His name was George Carlos Babcock (often referred to as G.C. Babcock), and he would race at Indianapolis only that once, but it was far from his only moment of glory. In today's History of the 500, we take a look at a little-known racer, and his time both at and away from Indianapolis.
To start with, Babcock was no spring chicken when he contested Indianapolis. Just shy of age 39 at the time of his Brickyard experience, the Hartford, Connecticut native had already lived a life more exciting than most. He apparently spent some time as a test pilot, though the particulars are scarce. In 1911, he served as riding mechanic to Harry Grant in the Elgin National Trophy Race. Their entry? None other than the famed, monstrous Alco "Black Beast", which seemed unbeatable in the racing campaigns of the years prior. It would finish 2nd in that year's Elgin tilt.
|Babcock (R) with Harry Grant, 1911|
(Image courtesy Vanderbilt Cup Races)
As a driver, his 1914-1915 pre-Indy campaign was brief, consisting of a Did Not Start at Sioux City, followed by an early finish at Corona. Both races were contested using Sunbeams. His last AAA race before Indy was at Ascot, where he contested the event in an Isotta.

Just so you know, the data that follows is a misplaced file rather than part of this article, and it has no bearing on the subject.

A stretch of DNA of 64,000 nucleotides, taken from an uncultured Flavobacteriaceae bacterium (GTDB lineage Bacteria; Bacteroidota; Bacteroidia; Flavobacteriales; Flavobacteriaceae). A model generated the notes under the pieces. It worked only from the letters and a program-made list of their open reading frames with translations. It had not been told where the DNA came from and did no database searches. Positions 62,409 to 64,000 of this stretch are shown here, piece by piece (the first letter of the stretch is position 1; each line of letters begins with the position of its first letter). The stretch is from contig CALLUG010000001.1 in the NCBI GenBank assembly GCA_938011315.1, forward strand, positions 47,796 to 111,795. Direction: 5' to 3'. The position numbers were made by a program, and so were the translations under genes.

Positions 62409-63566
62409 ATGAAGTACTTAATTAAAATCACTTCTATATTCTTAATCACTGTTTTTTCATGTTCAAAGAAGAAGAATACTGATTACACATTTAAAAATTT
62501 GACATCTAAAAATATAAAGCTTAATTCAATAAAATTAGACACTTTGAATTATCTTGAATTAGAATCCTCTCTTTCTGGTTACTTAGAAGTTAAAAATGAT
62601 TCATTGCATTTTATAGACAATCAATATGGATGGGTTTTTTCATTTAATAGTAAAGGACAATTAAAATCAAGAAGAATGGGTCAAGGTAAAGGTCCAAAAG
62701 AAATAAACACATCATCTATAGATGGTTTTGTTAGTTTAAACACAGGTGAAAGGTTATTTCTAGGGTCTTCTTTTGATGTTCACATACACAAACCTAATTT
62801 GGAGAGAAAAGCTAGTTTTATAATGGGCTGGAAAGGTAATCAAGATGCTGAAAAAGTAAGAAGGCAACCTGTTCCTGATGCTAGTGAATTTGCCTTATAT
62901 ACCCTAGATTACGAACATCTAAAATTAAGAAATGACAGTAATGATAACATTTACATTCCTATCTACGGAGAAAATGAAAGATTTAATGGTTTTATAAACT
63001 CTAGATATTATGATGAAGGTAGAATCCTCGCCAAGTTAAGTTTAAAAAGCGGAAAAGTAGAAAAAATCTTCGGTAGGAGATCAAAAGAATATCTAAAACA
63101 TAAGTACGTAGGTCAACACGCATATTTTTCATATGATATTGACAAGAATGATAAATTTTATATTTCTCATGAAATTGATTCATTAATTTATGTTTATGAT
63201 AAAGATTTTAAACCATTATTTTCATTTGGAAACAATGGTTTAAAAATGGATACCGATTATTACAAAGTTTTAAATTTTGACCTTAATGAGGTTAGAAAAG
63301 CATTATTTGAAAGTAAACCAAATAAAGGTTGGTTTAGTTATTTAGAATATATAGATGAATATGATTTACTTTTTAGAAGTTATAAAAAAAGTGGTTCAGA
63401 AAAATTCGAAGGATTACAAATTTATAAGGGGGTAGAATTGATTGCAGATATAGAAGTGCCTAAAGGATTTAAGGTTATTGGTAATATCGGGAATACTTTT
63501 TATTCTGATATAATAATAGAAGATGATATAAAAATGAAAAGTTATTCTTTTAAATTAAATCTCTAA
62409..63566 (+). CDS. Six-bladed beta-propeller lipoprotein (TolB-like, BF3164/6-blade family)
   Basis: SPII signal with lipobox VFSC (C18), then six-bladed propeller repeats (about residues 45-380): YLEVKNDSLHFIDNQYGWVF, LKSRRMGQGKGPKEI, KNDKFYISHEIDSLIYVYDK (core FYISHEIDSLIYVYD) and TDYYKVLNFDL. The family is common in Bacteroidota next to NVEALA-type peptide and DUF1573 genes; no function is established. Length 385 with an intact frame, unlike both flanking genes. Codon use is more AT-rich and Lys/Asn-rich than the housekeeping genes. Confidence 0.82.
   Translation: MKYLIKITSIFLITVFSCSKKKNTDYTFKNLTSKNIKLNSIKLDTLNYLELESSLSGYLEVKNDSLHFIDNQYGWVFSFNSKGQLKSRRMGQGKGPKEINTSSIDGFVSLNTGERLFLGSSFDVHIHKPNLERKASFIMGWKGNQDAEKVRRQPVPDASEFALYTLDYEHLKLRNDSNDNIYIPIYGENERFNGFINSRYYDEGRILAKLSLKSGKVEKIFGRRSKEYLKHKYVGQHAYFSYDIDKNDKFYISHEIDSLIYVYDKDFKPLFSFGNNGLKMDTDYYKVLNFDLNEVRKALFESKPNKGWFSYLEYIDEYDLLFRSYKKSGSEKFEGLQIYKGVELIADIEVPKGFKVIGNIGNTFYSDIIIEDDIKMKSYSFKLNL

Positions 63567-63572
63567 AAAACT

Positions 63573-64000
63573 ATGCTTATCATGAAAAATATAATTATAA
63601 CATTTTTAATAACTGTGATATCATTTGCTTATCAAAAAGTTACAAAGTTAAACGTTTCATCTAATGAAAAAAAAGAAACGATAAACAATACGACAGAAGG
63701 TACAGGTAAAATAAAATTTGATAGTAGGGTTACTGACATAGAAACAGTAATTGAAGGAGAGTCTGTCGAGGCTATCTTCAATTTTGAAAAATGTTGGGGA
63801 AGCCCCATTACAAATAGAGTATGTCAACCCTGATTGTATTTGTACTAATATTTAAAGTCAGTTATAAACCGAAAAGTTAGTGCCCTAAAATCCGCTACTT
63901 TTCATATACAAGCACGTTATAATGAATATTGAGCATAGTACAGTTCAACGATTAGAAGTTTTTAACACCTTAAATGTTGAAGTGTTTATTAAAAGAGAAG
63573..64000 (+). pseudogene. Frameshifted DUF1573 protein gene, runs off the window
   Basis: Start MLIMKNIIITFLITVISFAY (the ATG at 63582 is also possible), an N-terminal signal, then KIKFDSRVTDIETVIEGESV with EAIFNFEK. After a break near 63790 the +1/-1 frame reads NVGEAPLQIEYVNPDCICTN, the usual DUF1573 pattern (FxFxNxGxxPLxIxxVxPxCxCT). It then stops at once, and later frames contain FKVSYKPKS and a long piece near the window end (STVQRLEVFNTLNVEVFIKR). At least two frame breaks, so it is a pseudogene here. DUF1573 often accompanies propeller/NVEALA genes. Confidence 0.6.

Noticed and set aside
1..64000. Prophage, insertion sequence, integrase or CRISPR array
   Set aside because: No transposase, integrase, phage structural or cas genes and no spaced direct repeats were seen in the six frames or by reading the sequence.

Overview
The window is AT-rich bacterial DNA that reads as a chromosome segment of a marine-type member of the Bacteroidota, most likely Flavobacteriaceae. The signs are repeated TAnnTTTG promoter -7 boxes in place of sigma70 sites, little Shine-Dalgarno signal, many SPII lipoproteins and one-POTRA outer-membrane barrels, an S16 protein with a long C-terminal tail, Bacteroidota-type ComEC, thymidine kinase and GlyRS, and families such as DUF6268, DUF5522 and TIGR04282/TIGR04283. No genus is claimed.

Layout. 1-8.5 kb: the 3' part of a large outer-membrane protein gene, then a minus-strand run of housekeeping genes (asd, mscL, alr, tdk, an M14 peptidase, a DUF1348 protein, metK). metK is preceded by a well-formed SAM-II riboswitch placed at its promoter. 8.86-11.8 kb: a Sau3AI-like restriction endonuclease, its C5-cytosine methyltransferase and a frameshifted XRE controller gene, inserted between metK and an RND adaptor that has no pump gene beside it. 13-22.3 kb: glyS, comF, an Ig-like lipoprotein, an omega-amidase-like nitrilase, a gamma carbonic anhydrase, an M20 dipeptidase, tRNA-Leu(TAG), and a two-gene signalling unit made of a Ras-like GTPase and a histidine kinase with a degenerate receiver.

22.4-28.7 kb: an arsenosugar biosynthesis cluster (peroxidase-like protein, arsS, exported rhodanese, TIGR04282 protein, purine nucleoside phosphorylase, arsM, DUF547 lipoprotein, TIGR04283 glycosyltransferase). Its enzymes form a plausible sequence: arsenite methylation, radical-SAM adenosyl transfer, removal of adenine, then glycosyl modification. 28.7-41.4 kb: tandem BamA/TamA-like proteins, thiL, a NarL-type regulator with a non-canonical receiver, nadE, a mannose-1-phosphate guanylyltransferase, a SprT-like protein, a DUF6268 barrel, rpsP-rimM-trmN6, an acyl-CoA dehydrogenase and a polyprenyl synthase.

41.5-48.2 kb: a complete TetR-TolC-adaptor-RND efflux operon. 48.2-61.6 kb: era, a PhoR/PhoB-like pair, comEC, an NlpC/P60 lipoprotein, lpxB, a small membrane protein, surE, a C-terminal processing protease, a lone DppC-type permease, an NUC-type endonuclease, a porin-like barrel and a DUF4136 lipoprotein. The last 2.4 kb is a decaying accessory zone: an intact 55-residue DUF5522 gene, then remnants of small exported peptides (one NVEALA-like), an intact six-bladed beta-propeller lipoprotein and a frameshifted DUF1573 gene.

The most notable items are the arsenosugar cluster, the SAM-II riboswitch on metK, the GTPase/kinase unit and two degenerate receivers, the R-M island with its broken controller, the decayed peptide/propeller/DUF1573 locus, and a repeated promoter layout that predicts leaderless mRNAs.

His car in the 1915 Indianapolis 500 was a Peugeot, and he completed 117 laps before retiring with a cylinder issues. It would also be the only Indy appearance for his riding mechanic, one Mr. J.E. Wicker. Curiously, several websites refer to him as having finished 12th, but this is not the case. Instead, you'll find him behind names like Mulford, but just ahead of Klein, Rickenbacker, and Chevrolet. His Peugeot entry is also interesting, since it was the last of three Peugeots allowed into the field--at the time, the 500 only allowed three cars per manufacturer in the race. With Bob Burman's car judged to be a Peugeot as well, Jack Le Cain ended up as the odd man out of the Peugeot entrants.
An interesting sidenote to Babcock's brief Indy career: he is listed as having been saved in a practice crash by a newly-installed retaining wall at the track, the first recorded entrant to be afforded that salvation.
Babcock did not race again in recorded AAA competition, and passed away in his hometown of Hartford on October 28, 1921 after an illness. His hometown paper called him onetime "King of the Racetrack" in his funeral notice, and perhaps in a sense, he was for a time. Getting to run around in an Alco "Black Beast" and contesting Indianapolis are not privileges that come to everyone, after all.
That's the short story of George Carlos Babcock, one of the drivers featured in those first few formative Indianapolis 500s. Of course, any driver, no matter how well-known or obscure, that had the guts to contest Indy, is worthy of respect and memory on that account alone. Babcock isn't a household racing name, but he definitely remains a part of the history of the Greatest Spectacle in Racing.